Academic Day Seminar #5: Parenteral Drug Therapy

  • Parenteral Therapy: High risk route of administration
    • Lack 2 main protective system: skin and kidney
    • Most serious AEs compared to other routes
      ⇨ once in body, impossible to stop effect of drug
    • Pts on IV routes tend to be more critically ill and generally more fragile on it
  • Resources:
    • ISMP’s List of High-Alert Medications
    • Y-site compatability chart (Gen)
    • Y-site compatability chart (Crit care)
    • King Guide to Parenteral Admixtures: https://www.kingguide.com/kgpa2/x1.asp
    • LexiComp
  • How to access both Parenteral Drug Therapy Manuals
  • In my future rotations:
    • For my drug distribution, TPN and other rotations, if the opportunity arises to check parenteral therapy, consider potential for errors in calculation (dose and concentration), preparation errors (diluent and volume), administration errors (rate and period), catheter-related complications, infusion device programming errors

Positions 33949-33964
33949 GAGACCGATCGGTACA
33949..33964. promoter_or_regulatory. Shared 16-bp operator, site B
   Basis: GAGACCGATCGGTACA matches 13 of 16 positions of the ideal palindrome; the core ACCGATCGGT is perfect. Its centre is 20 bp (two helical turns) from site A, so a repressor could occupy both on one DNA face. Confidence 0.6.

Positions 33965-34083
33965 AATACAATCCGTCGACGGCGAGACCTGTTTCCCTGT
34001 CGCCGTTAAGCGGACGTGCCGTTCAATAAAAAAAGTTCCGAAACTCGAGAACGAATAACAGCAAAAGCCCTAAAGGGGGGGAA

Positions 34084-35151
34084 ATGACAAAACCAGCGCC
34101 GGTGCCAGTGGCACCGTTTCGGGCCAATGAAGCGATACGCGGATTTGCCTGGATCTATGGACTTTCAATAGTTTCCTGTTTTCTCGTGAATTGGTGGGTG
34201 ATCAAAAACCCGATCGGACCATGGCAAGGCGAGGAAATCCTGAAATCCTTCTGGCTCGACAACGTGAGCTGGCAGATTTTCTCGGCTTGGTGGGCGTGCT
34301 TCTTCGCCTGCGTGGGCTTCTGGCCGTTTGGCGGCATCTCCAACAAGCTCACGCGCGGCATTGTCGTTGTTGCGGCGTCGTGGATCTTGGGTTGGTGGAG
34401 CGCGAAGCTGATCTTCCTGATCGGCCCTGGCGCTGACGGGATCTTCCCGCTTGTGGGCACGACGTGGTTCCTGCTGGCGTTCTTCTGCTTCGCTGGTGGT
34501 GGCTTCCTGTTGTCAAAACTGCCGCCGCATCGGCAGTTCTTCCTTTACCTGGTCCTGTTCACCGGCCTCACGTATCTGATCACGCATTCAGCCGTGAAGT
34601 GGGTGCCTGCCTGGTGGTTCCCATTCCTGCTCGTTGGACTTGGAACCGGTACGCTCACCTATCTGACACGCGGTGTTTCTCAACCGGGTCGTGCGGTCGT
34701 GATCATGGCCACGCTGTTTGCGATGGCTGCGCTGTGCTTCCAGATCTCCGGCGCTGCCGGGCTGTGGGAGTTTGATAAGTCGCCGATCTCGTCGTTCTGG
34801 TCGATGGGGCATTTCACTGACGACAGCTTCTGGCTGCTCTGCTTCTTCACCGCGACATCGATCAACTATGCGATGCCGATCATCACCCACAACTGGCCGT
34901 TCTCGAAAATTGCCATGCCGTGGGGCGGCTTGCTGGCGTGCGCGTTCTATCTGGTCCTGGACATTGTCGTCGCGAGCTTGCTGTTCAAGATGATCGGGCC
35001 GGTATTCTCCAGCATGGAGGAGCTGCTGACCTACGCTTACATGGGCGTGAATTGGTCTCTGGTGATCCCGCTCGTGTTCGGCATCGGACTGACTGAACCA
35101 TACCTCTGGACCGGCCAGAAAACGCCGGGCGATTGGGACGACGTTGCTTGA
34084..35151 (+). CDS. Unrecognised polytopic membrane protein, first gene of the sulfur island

• When deciding between routes, consider the complications of IV therapy. For patients on IV, monitor and check with nurses if patients experience any complications of IV therapy
    • When getting any information requests, gather background information:
      • Nurses’s name and contact
      • Location of patient
      • Type of line
      • Length of administration of medication
      • Medications (*Find out pH of medication)


All the lines we were able to see during our session! ☺image.jpeg

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